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FSCV Headstage Amplifier
NOTE: A working electrode driven systems means the waveform is applied to the working electrode, which is then later software subtracted. Such a design is consistent with the general FSCV research community.
This Headstage Amplifier is designed for use with the Pine Research WaveNeuro Fast-Scan Cyclic Voltammetry Potentiostat System. Installation is as simple as "clicking" the adapter onto the headstage cable. This 200 nA/V (5 MΩ), working driven headstage amplifier is wrapped in blue-colored shrink tubing to differentiate it from our other headstage gains. This particular adapter is for general purpose FSCV experiments, where typical microelectrodes (~100 μm long cylinder) are used.
Pine Research currently offers working driven headstage amplifiers. In a working driven system, the reference electrode is grounded. The FSCV potential waveform (ramp) is connected to the non-inverting input of the operational amplifier, while the working electrode is connected to the inverting input. In this arrangement, the voltage at the microelectrode will follow the ramp applied to the inverting input.1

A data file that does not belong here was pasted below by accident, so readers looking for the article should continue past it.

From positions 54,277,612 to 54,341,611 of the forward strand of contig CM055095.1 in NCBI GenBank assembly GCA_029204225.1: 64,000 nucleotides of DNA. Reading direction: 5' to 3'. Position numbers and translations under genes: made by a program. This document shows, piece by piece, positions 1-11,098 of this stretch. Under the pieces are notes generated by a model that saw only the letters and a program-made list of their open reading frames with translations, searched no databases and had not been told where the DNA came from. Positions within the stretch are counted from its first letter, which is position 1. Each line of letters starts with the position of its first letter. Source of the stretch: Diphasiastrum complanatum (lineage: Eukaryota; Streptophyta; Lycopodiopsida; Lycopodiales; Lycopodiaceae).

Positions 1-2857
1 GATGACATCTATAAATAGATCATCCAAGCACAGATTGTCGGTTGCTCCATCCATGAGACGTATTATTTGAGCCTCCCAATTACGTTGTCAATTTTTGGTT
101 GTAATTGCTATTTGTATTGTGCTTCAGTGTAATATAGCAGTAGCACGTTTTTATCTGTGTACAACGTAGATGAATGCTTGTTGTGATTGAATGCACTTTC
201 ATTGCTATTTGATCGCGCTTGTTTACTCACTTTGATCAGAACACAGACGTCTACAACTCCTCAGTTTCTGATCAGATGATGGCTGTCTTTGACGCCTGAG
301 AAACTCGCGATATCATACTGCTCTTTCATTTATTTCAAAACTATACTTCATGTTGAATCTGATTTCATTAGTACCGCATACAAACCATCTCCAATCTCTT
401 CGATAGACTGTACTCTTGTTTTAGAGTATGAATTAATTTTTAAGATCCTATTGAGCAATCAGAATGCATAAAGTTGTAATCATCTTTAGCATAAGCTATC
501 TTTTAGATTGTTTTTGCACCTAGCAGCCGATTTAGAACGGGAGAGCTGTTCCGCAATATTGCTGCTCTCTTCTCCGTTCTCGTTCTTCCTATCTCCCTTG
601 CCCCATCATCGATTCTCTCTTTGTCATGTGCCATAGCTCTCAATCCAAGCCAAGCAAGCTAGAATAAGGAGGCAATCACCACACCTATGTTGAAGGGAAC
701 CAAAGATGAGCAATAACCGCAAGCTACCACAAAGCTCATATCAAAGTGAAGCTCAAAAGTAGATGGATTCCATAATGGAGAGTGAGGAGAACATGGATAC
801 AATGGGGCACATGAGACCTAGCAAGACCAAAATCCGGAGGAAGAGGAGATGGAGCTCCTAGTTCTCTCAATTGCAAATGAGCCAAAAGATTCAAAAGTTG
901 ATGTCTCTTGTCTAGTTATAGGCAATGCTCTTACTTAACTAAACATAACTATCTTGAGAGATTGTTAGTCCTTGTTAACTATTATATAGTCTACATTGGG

In this two-electrode configuration, current arising from electron-transfer reactions, such as the oxidation of dopamine, passes between reference and working electrodes. The measured current passes through the headstage amplifer, where it is converted to voltage, and sums with the the ramp voltage at the inverting input. Mathematically,
where is the output voltage, is input current, is feedback resistor (gain), and is the CV ramp voltage. By rearrangement, the signal voltage (proportional to the current across the feedback resistor in the headstage) is then
HDCV software, which supports the WaveNeuro FSCV Potentiostat system, performs software subtraction of the ramp according to this relationship, resulting in only the true differential current measurement.1
(1) Takmakov, P.; McKinney, C. J.; Carelli, R. M.; Wightman, R. M. Instrumentation for Fast-Scan Cyclic Voltammetry Combined with Electrophysiology for Behavioral Experiments in Freely Moving Animals. Rev. Sci. Instrum. 2011, 82, 74302.
R.M. Wightman et. al. have reported on this topic in depth If, after reviewing this document, you have any questions about our neuroelectrochemical research products, please do not hesitate to contact us.